Yes. A Certificate of Documentation (COD) may be endorsed for fishery, coastwise, registry, or recreation. Any documented vessel may be used for recreational purposes, regardless of its endorsement, but a vessel documented with a recreational endorsement only may not be used for any other purpose. Registry endorsements are generally used for foreign trade.

What are the requirements for documentation?

The basic requirements for documentation are to demonstrate ownership of the vessel, U.S. citizenship, and eligibility for the endorsement sought.

How is vessel ownership established?

If the vessel is new and has never been documented, ownership may be established by submission of a Builder's Certification, naming the applicant for documentation as the person for whom the vessel was built or to whom the vessel was first transferred. Also acceptable are a transfer on a Manufacturer's Certificate of Origin, a copy of the State Registration or Title, or foreign registration showing that the applicant owns the vessel.

In the case of a previously owned vessel, the applicant must present bills of sale, or other evidence showing transfer of the vessel from the person who last documented, titled, or registered the vessel, or to whom the vessel was transferred on a Builder's Certification or Manufacturer's Certificate of Origin.

How do I establish U.S. citizenship?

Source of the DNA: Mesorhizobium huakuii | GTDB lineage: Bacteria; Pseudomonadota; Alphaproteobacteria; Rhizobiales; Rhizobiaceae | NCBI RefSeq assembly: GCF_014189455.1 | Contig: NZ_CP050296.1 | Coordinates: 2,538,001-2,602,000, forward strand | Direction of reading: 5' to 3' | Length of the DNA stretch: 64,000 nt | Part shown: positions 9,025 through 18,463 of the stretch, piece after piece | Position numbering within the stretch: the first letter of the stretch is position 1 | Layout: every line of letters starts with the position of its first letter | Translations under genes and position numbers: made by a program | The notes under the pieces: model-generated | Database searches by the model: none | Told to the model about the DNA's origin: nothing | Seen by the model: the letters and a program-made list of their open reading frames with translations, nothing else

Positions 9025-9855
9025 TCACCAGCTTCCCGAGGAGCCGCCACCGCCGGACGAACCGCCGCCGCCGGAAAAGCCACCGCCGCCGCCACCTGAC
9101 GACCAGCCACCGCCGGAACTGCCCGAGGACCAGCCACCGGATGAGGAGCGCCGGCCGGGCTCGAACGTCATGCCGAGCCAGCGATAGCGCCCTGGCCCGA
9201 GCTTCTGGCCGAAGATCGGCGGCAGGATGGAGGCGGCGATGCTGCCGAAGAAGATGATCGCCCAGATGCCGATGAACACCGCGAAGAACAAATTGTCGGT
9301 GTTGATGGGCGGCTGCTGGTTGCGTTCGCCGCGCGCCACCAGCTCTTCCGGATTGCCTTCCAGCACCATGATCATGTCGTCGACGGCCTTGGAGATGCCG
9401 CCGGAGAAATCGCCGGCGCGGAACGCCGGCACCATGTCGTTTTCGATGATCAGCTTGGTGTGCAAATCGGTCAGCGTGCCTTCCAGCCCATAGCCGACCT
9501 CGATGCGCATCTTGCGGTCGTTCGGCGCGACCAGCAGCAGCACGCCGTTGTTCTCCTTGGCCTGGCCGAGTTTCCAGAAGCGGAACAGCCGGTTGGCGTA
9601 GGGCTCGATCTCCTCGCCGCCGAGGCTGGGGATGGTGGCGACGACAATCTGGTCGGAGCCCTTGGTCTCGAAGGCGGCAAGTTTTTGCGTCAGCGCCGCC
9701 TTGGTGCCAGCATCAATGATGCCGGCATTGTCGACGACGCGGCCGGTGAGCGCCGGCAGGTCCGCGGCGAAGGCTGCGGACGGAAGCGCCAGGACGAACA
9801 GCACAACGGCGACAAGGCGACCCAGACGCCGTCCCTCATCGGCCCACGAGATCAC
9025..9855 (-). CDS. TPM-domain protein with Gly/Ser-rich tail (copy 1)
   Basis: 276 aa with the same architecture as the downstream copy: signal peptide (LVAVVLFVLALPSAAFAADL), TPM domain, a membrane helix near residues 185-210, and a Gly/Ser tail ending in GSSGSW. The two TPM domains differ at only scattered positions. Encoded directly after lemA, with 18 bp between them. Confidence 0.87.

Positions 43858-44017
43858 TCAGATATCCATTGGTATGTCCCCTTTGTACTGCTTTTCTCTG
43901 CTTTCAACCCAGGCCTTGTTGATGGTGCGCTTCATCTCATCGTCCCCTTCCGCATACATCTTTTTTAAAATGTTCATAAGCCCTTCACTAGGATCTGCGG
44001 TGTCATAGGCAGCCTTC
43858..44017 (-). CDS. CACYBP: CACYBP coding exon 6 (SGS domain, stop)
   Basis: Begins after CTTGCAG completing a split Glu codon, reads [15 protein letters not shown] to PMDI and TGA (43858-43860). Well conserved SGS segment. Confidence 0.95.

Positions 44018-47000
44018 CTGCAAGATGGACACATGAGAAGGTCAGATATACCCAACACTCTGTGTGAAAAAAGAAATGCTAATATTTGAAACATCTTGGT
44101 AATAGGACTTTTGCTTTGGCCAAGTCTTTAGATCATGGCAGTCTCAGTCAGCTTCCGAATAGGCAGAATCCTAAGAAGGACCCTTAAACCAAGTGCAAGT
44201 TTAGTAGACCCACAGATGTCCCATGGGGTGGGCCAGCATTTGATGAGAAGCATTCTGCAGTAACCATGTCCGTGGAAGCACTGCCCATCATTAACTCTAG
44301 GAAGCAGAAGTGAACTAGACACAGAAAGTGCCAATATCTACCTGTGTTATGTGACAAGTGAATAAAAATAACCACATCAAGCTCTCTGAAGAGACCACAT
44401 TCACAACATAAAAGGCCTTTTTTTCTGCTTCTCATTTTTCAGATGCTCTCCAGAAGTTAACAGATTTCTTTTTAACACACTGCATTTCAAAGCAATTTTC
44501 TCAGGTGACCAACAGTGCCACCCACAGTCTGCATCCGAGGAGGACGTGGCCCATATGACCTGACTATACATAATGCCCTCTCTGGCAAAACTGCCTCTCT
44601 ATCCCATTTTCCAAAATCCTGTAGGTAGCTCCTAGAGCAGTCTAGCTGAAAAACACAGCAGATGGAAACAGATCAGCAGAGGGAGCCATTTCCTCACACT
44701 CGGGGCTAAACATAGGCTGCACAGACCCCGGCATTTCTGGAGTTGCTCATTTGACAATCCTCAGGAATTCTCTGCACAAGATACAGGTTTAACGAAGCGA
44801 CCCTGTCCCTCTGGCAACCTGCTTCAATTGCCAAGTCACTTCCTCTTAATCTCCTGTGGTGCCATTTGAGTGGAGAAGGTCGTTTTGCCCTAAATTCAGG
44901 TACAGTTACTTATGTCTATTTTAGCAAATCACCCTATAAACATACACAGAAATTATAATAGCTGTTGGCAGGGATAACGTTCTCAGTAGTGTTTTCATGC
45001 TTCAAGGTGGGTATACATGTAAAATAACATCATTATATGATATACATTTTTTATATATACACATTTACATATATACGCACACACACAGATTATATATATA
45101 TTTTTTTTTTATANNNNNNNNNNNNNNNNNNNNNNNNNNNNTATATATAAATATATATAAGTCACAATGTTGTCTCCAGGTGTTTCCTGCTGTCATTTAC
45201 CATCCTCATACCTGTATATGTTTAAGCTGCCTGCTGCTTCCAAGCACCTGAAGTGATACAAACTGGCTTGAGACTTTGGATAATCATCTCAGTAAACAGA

Individuals, corporations, partnerships, and other entities capable of holding legal title may be deemed citizens for documentation purposes. Corporations must be registered in a state or the U.S. The chief executive officer and chairman of the board of directors must be U.S. citizens, and no more than a minority of the number of directors necessary to constitute a quorum may be non-citizens. In addition, at least 75% of the stock must be vested in U.S. citizens for a coastwise or fisheries endorsement.

Why and how is build evidence established?

Evidence that a vessel was built in the U.S. is required for a vessel which is to be used in the fisheries or coastwise trade. Build evidence is normally established by submitting a Builder's Certification. The form must be completed by the person who constructed or oversaw the construction of the vessel or an official of the company that built the vessel who has examined the records of the company to determine the facts of build. The Original Builder's Certification or Facts of Build Letter must be presented with your submission. A copy will NOT be accepted.

Why does the Coast Guard require designation of a managing owner?

Many vessels have more than one owner. To make sure that the right person gets mail concerning the vessel, one must be designated as the managing owner.

Is a documented vessel exempt from state jurisdiction?

No, all documented vessels must comply with the laws of the state in which they are operated. The vessel's document must be shown to state law enforcement personnel upon their demand. States may require documented vessels to be registered (but not numbered) and to display state decals showing that they have complied with state requirements.